Bangladeshi Student Association Hosts Mock Gaye Holud Wedding Ceremony

Members of the performance./Triangle Solutions, Courtesy of Tunazzina Sakal

By Emmad Kashmiri


   In a celebration of its cultural heritage, the Bangladesh Student Association (BSA) at Brooklyn College hosted a mock Gaye Holud, a traditional Bangladeshi pre-wedding ceremony, on May 7. 

   Attendees were greeted with various types of music, dance, and colors typical of a real Gaye Holud. A core aspect of the festivities was the application of turmeric paste, a cherished ritual symbolizing new and successful beginnings, alongside the sharing of traditional sweets, wearing lots of vibrant colors, and performances of Bangladeshi wedding music and dance. The theme, according to organizers, was to ensure that all attendees, both Bangladeshi and non-Bangladeshi, felt a part of the celebration.

    “The theme centered around celebrating the vibrancy and joy of Bangladeshi wedding traditions. This theme allowed participants to experience the music, dance, and colors typical of a Gaye Holud,” said Tunazzina Sakal, president of BSA. “This specific focus aimed to provide an immersive cultural experience, promoting a deeper understanding and appreciation among attendees of a significant Bangladeshi celebration.”

   Additionally, the intention was to also create better understanding between different ethnic groups within the South Asian diaspora, who may know of the traditions but have not experienced them. This was done to be more inclusive and promote solidarity among the various Asian communities on campus. 

   “This year’s event builds on the success of previous years, but incorporates more interactive elements to engage attendees actively. Compared to past events, we’ve included more collaborative activities with other Asian cultural groups on campus to create a more inclusive and educational experience,” said Sakal. “By doing so, we not only celebrate our heritage but also encourage solidarity among different Asian communities. We aim to create a respectful celebration of our culture among all students.”

   Attendees from other Asian diaspora clubs on campus were there to both support the Bangladeshi community and to learn more about them, acknowledging the shared recognition of being in the South Asian diaspora.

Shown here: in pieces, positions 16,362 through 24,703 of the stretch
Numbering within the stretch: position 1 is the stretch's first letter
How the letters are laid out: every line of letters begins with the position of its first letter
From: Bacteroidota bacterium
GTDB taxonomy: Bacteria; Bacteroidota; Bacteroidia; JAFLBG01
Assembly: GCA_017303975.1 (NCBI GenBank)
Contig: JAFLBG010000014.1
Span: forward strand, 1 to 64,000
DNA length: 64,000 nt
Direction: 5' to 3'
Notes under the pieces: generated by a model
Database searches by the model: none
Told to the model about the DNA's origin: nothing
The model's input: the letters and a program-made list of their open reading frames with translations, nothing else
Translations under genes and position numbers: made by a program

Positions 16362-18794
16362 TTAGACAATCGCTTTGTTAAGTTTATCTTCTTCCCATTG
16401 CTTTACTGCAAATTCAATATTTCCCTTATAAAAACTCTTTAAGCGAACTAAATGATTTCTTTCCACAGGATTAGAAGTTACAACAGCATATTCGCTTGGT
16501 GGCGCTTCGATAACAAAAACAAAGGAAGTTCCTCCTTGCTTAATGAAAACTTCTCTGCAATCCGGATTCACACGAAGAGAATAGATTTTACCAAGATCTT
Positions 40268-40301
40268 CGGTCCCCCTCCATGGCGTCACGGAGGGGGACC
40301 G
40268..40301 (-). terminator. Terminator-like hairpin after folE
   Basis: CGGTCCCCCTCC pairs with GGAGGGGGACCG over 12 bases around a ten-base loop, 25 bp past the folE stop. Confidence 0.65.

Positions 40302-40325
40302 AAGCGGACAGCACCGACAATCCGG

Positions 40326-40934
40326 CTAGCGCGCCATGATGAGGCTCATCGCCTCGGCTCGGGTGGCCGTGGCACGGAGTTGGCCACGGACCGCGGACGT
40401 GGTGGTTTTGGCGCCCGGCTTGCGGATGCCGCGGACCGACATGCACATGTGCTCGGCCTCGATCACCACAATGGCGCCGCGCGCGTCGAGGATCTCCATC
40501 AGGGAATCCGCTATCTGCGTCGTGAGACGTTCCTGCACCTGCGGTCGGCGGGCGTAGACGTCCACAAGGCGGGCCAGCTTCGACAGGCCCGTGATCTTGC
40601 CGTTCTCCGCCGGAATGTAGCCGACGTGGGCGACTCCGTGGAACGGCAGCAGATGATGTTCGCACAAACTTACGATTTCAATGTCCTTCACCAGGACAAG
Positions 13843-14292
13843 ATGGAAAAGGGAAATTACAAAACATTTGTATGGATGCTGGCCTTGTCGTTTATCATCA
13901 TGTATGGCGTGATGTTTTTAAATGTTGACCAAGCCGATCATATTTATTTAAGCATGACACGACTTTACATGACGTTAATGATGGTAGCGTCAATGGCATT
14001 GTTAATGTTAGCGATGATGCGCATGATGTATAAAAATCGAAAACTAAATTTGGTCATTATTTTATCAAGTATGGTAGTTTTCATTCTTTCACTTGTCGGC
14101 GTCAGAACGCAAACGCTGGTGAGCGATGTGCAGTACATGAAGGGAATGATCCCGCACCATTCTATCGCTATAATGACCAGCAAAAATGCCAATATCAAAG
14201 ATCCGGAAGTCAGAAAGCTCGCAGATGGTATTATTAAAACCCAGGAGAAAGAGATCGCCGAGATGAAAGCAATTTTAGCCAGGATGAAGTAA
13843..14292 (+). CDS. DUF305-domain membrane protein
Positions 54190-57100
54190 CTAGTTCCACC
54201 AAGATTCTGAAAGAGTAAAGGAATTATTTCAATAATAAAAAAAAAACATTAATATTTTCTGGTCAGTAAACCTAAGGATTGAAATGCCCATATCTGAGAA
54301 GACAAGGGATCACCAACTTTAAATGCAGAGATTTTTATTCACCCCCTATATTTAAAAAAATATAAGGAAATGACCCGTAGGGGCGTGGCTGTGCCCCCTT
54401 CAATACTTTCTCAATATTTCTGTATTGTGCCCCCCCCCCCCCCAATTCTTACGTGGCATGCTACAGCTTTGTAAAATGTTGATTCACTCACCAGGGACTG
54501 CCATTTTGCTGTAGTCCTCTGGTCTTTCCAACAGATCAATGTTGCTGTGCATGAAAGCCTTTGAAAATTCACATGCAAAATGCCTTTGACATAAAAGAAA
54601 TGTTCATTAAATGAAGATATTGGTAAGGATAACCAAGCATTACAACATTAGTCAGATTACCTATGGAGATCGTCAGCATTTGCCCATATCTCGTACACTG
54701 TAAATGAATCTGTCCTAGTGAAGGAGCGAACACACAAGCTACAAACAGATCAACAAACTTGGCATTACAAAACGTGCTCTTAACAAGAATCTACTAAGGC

“I decided to attend the event to learn about the culture of Bangladeshi weddings and their traditions,” said Saim Tahir, club connector of the Desi Culture Club. “I’ve heard a lot about Bangladeshi culture, so experiencing it firsthand like this [was] really nice.”   

   Building upon the success of previous years, this year’s event was built around a play, where attendees watched the equivalent of the bride and groom prepare for their wedding. In this play, written by Faria Prova, Fariha Eva, and Disha Prangon, the bride is dating her boyfriend in secret, but one day her sister tells her that she is going to get an arranged marriage by her dad. Watchers of the play then get to see how the bride manages to fix the situation she gets into

   The decision by the BSA to host the event during Asian Heritage Month provided a unique opportunity to spotlight and educate about the diverse cultures within the umbrella of the Asian diaspora, allowing for greater visibility of the diverse Asian identities within BC. 

   “Hosting the event during Asian Heritage Month provides a timely opportunity to celebrate and educate about Asian cultures when campus-wide and national attention is already focused on these themes,” said Naheen Khan, vice president of BSA. “It allows for greater visibility and appreciation of the diverse Asian identities.”

   BSA hopes to continue to break barriers between those in the community and those outside of it, forming bonds in a shared appreciation of the culture.

  “We love when people join us, regardless of where you are from. We just love people,” Sakal said. “We’re also trying to break that barrier of people thinking that the BSA is just for Bengali students. It’s open for everyone.”